Crown of flowers for child to wear to church.

Originally the floors of churches were simply of earth, covered in rushes, and it was commonplace to bury bodies of parishioners within the church as well as in the churchyard. In ancient times parishioners brought sweet smelling rushes at the feasts of dedication to strew within the church, to purify the air and help insulate the worshippers from the cold. The festivity gained the name Rushbearing. This practice stopped in the 1800's, when the floors were flagged, but the ancient custom still continues in five Cumbrian Churches, where wild rushes and flowers are paraded round the village in procession, and ending in a rush strewn Church. Today the 'rushbearing' is is a cross made of rushes or flowers and carried by the children of the parish. A procession is led by a band, followed by the clergy, and then the children of the village, and ends at the Church with hymns and prayers.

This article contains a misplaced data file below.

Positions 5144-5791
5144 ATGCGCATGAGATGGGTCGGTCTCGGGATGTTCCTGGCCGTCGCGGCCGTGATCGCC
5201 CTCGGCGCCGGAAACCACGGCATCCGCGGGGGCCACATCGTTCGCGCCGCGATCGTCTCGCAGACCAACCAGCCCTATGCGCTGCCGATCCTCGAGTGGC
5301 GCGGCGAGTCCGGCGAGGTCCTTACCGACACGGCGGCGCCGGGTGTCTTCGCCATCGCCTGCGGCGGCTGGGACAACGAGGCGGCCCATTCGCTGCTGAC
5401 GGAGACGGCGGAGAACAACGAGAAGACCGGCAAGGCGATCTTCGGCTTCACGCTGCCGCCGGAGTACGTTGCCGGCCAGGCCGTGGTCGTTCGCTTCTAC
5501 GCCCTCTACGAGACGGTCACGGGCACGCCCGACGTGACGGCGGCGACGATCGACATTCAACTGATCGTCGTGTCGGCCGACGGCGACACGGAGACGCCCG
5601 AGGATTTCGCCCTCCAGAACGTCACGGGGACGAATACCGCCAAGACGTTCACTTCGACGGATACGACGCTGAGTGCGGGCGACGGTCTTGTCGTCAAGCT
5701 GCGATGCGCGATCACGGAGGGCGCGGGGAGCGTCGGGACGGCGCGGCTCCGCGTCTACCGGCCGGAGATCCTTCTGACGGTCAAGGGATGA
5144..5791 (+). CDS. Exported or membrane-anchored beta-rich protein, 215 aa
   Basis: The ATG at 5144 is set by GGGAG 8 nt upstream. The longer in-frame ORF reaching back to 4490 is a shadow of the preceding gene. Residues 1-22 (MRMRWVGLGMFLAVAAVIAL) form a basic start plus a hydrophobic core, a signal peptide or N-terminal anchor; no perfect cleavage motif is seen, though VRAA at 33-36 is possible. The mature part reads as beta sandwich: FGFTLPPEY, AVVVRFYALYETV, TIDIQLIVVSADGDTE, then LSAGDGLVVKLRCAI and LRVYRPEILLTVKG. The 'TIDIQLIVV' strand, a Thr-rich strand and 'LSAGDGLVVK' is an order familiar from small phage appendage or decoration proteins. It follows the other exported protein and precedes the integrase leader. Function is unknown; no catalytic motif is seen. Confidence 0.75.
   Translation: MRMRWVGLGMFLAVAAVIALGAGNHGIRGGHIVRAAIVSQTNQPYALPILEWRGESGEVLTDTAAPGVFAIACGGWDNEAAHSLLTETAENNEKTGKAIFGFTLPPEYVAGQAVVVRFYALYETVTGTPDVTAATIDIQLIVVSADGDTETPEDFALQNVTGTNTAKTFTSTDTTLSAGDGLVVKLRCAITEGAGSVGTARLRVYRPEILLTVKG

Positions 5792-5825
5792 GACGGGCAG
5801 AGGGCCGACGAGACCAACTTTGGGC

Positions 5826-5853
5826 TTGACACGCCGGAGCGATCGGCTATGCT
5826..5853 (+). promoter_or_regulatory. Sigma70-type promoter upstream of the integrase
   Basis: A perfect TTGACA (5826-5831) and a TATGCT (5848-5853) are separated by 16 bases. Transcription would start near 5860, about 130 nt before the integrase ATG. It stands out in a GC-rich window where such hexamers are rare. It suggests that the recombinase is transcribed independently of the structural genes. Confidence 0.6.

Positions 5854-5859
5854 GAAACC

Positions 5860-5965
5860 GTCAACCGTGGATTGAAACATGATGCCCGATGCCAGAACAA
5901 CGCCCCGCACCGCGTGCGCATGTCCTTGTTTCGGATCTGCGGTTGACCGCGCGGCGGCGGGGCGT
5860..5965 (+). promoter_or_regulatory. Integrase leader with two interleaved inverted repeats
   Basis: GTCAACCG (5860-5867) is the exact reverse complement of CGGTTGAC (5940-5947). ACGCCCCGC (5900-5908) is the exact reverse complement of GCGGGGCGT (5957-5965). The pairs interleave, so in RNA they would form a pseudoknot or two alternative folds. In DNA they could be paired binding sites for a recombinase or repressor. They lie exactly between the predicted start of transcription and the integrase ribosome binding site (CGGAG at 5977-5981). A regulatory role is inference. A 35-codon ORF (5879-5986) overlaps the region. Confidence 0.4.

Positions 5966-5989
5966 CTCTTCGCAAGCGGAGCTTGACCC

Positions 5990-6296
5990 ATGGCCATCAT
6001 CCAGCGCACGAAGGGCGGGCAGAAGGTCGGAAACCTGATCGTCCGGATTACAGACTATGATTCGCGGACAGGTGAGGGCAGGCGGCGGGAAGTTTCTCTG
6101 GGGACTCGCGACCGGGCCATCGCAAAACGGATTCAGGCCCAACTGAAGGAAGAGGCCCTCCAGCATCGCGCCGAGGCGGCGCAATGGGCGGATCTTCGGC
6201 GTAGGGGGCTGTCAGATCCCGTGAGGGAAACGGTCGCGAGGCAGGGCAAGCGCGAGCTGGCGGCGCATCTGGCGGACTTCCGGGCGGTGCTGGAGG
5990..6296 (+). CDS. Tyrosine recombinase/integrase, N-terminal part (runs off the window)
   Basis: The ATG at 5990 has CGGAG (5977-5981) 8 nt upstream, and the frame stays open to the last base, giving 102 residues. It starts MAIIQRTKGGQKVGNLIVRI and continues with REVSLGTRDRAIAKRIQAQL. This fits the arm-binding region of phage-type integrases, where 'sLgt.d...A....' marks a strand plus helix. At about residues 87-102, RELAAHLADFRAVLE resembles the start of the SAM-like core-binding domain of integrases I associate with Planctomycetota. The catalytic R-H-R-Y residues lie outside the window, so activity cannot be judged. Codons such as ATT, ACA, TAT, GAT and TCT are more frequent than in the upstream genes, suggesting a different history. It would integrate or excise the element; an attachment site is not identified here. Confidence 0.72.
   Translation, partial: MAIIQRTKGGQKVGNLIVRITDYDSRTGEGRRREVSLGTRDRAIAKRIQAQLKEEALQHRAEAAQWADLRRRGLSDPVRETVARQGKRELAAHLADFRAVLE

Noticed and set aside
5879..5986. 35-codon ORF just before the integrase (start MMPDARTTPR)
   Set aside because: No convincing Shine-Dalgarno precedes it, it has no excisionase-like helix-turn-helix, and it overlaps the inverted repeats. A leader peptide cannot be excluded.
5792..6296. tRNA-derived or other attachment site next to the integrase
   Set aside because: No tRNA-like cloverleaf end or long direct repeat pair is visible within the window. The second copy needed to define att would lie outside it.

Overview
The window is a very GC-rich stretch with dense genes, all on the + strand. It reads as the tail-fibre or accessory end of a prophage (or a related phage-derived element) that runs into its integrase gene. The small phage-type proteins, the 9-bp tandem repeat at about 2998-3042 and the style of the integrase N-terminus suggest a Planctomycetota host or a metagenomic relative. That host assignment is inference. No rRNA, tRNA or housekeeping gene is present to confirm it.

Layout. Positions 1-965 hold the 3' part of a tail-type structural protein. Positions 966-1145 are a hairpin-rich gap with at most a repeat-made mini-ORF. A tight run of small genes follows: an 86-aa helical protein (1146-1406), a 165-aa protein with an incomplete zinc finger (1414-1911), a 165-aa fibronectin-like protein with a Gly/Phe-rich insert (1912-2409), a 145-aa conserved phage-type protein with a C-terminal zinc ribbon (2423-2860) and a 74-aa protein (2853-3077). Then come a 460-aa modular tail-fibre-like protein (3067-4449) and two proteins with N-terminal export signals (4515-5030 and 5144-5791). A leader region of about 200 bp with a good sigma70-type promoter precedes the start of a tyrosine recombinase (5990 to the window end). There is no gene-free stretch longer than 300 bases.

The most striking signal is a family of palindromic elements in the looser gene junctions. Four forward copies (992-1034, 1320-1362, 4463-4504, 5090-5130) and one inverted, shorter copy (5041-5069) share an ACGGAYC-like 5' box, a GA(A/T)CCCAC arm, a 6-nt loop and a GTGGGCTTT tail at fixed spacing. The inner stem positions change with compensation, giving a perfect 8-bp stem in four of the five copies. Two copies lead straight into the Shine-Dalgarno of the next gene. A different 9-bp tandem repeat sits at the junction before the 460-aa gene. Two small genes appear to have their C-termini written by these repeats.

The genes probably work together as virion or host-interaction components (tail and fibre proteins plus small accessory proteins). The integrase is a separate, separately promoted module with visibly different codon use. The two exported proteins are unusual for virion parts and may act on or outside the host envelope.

Collection Information

These objects are only a part of our collections, of which there are more than 350,000 objects. This information comes from our collections database. Some of this is incomplete and there may be errors. This part of the website is also still under construction, so there may be some fields repeated or incorrectly formatted information.

The database sometimes uses language taken from historical documents to help research, which may now appear outdated and even offensive. The database also includes information on objects that are considered secret or sacred by some communities.

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